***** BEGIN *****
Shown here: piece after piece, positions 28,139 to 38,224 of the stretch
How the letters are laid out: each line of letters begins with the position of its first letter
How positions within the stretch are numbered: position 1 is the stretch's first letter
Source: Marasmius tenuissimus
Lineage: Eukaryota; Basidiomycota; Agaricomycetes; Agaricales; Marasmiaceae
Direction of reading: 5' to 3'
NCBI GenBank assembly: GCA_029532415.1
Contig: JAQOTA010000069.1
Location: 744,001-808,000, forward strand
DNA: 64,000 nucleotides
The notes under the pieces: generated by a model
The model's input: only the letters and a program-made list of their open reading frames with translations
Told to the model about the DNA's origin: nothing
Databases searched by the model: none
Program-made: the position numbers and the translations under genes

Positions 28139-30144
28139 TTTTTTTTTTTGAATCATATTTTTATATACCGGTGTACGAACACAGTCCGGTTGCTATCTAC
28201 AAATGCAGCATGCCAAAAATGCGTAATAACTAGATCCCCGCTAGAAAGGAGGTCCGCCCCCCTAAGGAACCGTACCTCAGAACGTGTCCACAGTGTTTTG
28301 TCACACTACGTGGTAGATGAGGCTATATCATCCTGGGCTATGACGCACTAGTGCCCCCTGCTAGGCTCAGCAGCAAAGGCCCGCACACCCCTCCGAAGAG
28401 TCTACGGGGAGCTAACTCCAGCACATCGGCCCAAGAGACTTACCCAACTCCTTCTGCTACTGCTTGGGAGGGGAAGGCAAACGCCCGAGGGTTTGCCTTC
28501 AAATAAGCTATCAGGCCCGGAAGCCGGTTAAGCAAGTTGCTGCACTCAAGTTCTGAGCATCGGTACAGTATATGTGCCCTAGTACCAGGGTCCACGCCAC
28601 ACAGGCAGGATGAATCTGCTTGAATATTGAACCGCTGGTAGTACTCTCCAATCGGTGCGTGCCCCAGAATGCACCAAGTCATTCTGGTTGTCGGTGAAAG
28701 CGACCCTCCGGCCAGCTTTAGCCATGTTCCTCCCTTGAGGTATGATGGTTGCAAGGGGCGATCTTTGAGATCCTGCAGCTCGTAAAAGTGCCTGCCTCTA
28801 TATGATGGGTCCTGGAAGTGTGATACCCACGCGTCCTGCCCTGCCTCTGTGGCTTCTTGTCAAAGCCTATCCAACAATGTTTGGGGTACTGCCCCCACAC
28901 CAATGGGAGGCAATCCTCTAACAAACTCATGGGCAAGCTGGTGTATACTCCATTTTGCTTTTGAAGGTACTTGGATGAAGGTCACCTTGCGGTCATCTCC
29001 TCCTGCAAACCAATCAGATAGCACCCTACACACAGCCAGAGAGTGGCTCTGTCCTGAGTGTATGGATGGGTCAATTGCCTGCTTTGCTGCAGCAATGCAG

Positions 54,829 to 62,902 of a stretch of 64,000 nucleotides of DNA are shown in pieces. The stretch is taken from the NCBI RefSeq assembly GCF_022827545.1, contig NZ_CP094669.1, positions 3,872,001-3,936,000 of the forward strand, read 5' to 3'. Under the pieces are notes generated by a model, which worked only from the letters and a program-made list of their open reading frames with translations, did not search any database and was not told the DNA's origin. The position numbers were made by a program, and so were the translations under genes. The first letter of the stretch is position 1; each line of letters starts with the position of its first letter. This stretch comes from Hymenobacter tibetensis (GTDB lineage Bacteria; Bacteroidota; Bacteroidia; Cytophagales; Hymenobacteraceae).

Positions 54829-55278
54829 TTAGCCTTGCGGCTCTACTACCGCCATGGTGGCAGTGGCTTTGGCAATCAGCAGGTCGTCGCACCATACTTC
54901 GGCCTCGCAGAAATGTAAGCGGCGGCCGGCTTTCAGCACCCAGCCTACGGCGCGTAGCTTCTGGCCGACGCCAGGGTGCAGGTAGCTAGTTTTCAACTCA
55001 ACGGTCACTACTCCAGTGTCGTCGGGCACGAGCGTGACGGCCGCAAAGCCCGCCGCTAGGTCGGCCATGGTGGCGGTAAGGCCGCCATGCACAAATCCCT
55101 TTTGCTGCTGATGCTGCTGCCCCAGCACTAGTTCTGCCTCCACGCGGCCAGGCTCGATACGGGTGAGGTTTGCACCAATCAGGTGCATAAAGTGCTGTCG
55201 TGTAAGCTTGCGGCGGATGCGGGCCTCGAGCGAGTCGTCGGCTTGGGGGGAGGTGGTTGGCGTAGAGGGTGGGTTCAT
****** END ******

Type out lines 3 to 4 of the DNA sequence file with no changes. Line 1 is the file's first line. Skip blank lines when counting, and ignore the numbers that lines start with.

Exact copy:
How positions within the stretch are numbered: position 1 is the stretch's first letter
Source: Marasmius tenuissimus